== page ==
Australian researchers have conducted a phase I trial to identify the maximum tolerated dose of Docetaxel plus Ifosfamide (manufactured by Baxter) with and without granulocyte-colony stimulating factor (G-CSF) support, and to characterise the toxicity profile of the combination in 31 patients with advanced malignancies.
Docetaxel and Ifosfamide have both demonstrated significant single agent anti-tumour activity in a number of tumours.
Patients were treated with Docetaxel 75 mg/m2 intravenously on days 1, and Ifosfamide at increasing dose levels from 1500 mg/m2 /day to 2750 mg/m2 /day as a continuous infusion from day 1-3, every 3 weeks.
The dose limiting toxicity without G-CSF support was grade 4 neutropenia greater than 5 days at a dose of Docetaxel 75 mg/m2 on day 1 and Ifosfamide 1500 mg/m2 /day on days 1-3. When patients received G-CSF, the dose limiting toxicities included Ifosfamide-induced encephalopathy, febrile neutropenia and grade three mucositis. The maximum tolerated dose was Docetaxel 75 mg/m2 on day 1 and Ifosfamide 2750 mg/m2 /day on days 1-3.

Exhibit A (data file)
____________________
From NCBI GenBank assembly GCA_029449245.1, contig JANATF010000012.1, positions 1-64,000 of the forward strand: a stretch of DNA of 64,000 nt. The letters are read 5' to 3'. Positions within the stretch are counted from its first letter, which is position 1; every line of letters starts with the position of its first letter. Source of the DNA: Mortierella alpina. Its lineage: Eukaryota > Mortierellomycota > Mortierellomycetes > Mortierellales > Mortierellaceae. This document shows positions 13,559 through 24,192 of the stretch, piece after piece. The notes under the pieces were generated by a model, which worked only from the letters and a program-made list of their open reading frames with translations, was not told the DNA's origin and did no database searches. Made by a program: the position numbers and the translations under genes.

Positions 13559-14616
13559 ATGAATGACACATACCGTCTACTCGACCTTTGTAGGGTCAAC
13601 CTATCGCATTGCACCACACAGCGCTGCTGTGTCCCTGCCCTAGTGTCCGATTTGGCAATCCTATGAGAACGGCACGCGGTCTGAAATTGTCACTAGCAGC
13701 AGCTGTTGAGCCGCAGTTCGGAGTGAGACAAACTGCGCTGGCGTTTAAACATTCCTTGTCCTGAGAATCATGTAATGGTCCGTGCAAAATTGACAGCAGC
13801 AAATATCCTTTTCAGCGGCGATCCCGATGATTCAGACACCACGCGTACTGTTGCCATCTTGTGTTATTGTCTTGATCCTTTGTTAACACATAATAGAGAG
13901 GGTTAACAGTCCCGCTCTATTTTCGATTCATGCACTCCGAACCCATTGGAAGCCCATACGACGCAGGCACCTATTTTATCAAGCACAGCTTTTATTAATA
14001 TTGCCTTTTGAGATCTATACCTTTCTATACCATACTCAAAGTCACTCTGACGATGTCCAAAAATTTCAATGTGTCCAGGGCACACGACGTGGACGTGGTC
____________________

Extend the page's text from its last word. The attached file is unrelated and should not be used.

Researchers found the ‘anti-tumour activity was seen at all dose levels’ and that ‘complete response was achieved in three patients adenocarcinoma of oesophagus (duration of response 12 months), non-small cell lung cancer (18 months), and breast cancer (8 months). Three patients had a partial response adenocarcinoma of oesophagus (6 months), adenocarcinoma of unknown primary (7 months) and non-small cell lung cancer (3 months)’.
‘Of particular interest were the responses seen in two of four patients with adenocarcinoma of the oesophagus, and in two of four patients with non-small cell lung cancer’.
Researchers concluded, ‘the combination of Docetaxel and infusional Ifosfamide for patients with advanced cancer is tolerable and effective. The recommended dose for phase II studies is Docetaxel 75 mg/m2 day 1 and Ifosfamide 2500 mg/m2 on days 1-3 for previously untreated, good performance status patients, and Docetaxel 75 mg/m2 and Ifosfamide 2250 mg/m2 for previously treated patients’.
‘This schedule is worthy of further exploration in non-small cell lung cancer and upper gastro-intestinal malignancies’.
(Source: OMNUS Oncology & British Journal of Cancer)